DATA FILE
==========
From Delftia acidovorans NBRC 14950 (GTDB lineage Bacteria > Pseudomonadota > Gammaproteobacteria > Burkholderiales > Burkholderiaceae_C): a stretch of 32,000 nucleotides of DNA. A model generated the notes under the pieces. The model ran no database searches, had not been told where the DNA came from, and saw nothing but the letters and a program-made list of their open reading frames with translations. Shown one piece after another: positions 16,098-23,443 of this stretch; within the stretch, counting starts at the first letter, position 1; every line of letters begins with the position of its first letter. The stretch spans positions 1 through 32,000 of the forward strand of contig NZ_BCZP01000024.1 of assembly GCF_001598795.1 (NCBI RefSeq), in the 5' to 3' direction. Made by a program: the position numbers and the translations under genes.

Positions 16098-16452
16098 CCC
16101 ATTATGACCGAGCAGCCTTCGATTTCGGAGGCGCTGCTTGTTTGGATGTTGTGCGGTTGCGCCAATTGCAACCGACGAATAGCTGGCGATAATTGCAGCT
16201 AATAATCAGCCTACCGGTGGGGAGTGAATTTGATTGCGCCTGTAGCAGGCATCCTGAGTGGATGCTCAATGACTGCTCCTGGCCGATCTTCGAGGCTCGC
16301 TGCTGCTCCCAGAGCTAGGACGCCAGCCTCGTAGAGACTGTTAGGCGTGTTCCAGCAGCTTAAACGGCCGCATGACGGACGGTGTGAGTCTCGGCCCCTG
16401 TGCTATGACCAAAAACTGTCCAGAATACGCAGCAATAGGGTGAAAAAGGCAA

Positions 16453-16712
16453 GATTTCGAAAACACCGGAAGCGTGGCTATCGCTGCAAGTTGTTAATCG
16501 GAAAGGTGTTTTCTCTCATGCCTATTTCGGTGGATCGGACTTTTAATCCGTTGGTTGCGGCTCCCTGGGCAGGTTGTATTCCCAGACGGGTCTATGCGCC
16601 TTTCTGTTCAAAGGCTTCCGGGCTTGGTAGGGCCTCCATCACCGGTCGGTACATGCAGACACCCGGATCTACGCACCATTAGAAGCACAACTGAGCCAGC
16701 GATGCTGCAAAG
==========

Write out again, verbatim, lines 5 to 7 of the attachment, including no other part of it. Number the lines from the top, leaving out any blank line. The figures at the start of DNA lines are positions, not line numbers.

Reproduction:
16201 AATAATCAGCCTACCGGTGGGGAGTGAATTTGATTGCGCCTGTAGCAGGCATCCTGAGTGGATGCTCAATGACTGCTCCTGGCCGATCTTCGAGGCTCGC
16301 TGCTGCTCCCAGAGCTAGGACGCCAGCCTCGTAGAGACTGTTAGGCGTGTTCCAGCAGCTTAAACGGCCGCATGACGGACGGTGTGAGTCTCGGCCCCTG
16401 TGCTATGACCAAAAACTGTCCAGAATACGCAGCAATAGGGTGAAAAAGGCAA